The wizards of ozone
The Natural Resources Defense Council has morphed from a small law firm into one of the country's most powerful players in corporate America's efforts to go green, writes Fortune's Corey Hajim.
(Fortune Magazine) -- How do you know when environmentalism has really gone mainstream? When the leaders of some of the nation's dirtiest industries -- auto, oil, power and coal -- start playing the green card.
Take the oil industry. Giants like ConocoPhillips (Charts, Fortune 500), Shell and BP America (Charts) just did what was once unthinkable: they joined calls for federal legislation requiring reductions in greenhouse gas emissions.
David Hawkins, climate center director for the Natural Resources Defense Council, first noticed a change in corporate America's attitude toward the environment about two years ago. He attributes it to the intense pressures -- public, regulatory, and competitive -- on companies to go green.
But credit for the new mindset also goes to the NRDC.
Since its founding in 1970 by John Adams, the NRDC has evolved from what was essentially a small environmental law firm into one of the country's biggest advocates for new state, federal and foreign policies and laws aimed at weaning consumers worldwide off their oil dependence -- and combating global warming.
"They are a tremendous influence" on the environmental movement, says Andrew Ruben, vice president of strategy and sustainability at Wal-Mart, which is working with the NRDC on a variety of eco-friendly initiatives. "The staff has an incredible knowledge base and they help us understand where the opportunities and better solutions exist."
Today the NRDC has more than 1.3 million supporters, a nearly fourfold increase since 2000, and an annual budget of about $70 million, mostly derived from membership fees and private contributions. With 300 employees, the agency's reach is global: it recently opened an office in China, one of the world's largest emitters of greenhouse gases.
Despite its size, the NRDC certainly has its planet-saving work cut out for it. The good news is, companies increasingly turn to the agency for advice on climate-friendly policies and the prospect of future regulation.
Wal-Mart (Charts, Fortune 500), for instance, called on the NRDC for help developing corporate strategies like its own emissions goals as well as tactical issues like setting standards for suppliers. The big box retailer and the NRDC, for instance, developed specifications on energy efficiency in fluorescent light bulbs and television set-top boxes it plans to sell once broadcast signals go digital.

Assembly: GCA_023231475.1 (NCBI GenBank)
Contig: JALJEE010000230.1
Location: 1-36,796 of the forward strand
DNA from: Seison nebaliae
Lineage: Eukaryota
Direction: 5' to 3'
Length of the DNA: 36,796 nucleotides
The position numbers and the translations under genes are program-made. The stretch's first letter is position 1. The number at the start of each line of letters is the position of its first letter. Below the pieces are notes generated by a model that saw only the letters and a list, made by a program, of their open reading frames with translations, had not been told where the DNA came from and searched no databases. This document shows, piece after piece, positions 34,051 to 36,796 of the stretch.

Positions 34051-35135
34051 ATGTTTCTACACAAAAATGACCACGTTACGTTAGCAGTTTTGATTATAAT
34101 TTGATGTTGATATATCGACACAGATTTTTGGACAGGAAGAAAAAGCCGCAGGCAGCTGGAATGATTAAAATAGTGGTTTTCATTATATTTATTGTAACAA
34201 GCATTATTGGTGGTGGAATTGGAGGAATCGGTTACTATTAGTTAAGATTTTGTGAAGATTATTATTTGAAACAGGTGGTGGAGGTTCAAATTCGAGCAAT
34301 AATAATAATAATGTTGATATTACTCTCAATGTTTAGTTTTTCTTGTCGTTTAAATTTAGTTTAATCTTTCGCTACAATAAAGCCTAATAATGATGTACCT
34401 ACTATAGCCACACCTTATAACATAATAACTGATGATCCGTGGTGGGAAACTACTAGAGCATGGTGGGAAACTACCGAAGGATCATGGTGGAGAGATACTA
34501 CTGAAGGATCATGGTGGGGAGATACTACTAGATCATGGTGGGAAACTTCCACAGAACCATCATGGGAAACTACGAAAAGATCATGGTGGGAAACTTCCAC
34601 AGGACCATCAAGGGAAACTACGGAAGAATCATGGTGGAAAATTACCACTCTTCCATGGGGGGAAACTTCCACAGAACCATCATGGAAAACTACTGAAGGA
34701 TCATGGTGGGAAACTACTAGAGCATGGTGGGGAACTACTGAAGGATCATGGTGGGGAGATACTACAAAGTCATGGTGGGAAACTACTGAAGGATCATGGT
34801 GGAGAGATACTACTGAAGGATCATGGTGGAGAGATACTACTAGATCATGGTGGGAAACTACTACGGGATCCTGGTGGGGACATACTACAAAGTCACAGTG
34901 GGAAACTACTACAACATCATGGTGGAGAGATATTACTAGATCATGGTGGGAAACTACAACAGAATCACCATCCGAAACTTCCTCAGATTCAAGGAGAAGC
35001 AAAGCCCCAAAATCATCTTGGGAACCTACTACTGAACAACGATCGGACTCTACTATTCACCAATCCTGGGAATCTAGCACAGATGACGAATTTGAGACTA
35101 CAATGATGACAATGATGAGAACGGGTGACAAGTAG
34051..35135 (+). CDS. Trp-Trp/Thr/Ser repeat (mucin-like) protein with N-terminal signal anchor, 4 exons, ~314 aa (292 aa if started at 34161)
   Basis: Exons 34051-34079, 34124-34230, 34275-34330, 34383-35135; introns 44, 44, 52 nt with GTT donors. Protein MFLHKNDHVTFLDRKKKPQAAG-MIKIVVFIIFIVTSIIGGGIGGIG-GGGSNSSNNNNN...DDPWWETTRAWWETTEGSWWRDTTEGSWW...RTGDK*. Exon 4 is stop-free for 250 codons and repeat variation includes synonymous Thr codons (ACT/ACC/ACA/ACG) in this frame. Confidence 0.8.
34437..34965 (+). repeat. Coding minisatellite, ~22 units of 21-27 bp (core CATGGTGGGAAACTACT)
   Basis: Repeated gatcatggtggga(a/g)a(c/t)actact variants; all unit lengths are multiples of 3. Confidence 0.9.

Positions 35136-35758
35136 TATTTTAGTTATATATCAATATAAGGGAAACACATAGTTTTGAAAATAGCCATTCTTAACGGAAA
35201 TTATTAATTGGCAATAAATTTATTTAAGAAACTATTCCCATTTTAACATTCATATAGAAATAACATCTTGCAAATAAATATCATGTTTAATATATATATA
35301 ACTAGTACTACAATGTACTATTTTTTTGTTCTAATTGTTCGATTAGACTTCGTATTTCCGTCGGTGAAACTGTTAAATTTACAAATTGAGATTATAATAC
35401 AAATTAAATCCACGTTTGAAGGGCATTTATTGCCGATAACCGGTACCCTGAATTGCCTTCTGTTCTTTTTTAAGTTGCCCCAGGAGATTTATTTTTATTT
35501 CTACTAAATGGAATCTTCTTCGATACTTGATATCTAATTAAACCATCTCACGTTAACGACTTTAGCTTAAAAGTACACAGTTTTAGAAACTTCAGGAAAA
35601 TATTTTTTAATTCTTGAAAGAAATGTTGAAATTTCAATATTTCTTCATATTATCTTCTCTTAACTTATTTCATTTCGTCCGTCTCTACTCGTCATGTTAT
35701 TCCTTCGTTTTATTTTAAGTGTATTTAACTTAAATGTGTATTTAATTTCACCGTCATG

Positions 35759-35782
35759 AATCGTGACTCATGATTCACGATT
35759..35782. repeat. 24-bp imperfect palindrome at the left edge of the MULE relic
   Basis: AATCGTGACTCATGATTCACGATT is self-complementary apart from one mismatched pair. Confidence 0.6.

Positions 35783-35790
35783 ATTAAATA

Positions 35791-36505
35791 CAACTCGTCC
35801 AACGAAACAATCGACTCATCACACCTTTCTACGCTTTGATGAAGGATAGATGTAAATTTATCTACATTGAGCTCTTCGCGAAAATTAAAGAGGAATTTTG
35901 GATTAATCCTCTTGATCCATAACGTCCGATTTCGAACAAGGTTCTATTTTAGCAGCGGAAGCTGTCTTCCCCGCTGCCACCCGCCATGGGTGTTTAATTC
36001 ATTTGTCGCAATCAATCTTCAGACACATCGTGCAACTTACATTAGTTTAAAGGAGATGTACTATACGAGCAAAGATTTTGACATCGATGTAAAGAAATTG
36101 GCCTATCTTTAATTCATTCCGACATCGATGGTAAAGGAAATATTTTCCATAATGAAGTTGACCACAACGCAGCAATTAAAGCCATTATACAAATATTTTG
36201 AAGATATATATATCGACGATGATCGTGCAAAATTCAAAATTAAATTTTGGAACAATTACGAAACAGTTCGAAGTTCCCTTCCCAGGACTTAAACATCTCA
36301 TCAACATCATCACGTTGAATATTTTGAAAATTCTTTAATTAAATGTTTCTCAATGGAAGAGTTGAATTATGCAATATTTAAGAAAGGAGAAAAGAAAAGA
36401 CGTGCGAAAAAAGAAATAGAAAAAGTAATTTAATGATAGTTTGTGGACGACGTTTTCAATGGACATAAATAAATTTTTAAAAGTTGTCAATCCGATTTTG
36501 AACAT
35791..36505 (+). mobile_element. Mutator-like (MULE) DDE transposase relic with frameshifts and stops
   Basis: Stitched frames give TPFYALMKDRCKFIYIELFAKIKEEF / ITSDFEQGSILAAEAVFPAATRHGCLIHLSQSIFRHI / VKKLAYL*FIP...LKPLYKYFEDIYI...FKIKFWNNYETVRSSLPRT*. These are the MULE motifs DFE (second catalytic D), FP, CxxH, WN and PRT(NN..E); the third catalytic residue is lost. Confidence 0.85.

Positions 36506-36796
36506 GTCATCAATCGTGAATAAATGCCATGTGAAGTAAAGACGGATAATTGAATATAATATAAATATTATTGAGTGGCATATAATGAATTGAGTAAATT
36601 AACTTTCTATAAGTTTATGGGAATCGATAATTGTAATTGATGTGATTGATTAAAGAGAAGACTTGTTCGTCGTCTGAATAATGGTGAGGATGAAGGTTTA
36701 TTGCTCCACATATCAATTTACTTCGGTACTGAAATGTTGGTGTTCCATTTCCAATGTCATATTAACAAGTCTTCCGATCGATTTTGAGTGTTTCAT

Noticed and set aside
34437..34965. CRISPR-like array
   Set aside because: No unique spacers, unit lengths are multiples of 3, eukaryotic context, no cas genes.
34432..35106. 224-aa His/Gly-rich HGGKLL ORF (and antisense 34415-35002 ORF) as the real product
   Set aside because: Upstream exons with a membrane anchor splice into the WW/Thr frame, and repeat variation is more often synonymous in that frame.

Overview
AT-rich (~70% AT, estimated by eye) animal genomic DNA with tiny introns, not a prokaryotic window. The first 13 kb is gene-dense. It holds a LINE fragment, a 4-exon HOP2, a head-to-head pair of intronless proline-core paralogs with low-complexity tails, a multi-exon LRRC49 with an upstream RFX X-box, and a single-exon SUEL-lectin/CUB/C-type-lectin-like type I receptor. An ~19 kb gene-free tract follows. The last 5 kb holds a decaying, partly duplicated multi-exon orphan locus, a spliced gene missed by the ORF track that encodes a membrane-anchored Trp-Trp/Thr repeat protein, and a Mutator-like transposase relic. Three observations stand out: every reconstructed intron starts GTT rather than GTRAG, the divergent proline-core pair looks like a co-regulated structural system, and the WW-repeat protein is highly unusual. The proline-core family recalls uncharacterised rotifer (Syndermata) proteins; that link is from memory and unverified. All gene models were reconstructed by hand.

"When Wal-Mart set a standard of what kind of environmental performance their manufacturing firms have to reach," says Frances Beinecke, NRDC's president, "that has an enormous ripple effect down the supply chain."
The NRDC worked with Environmental Defense, another environmental advocacy group, and private equity buyers TPG and Kohlberg Kravis Roberts to build a groundbreaking set of environmental commitments that helped quell opposition to the deal. Ultimately, TXU's new owners agreed to construct just three of 11 coal plants originally planned, to not build in other states, and to support global warming legislation in Congress.
Some environmentalists criticized the deal as too weak. But NRDC officials counter that it was a huge step forward.
"[TXU] turned from a company that was militantly opposed to global warming legislation to a company that is supporting that," says Hawkins, noting that Texas companies often benefit from having one of the largest congressional delegations in the country. "And that is very important in terms of politics."
With the NRDC's help, commercial real estate giant CB Richard Ellis recently announced plans to become carbon neutral by 2010 and said it would work on helping clients become more energy efficient.
Similarly, the Academy of Motion Pictures Arts and Sciences, which hosts the Oscars, and the National Basketball Association approached the NRDC for ways to make their operations greener. True, they may not have the bottom-line impact that Wal-Mart has, but their visibility among consumers is wide.
"It's a great opportunity to reach a broader group of the public than we reach normally," says Beinecke. "This is a way to have a major communications opportunity that we wouldn't have otherwise."
The NRDC has also been talking with Wall Street banks in the hopes that when potential clients come asking for loans, that the banks consider carbon storage and capture plans as a factor in evaluating deals.
"The rate of return on a plant is driven not just by what policies are today," explains Hawkins, "but on what policies are ten years from now." Hawkins says he's encouraged by the discussions, even if they haven't yet had an impact on deal negotiations.
For all the signs of progress and their own success, NRDC officials know they've got a long way to go before climate-friendly business practices are the norm. While some companies and legislators are moving in the right direction, many are not.
Hawkins likens the challenges ahead to an overflowing bathtub. "The costs of doing something about it are not just the costs of turning off the faucet," says Hawkins. "It's the cost of dealing with [all the water] that has accumulated in the bathtub."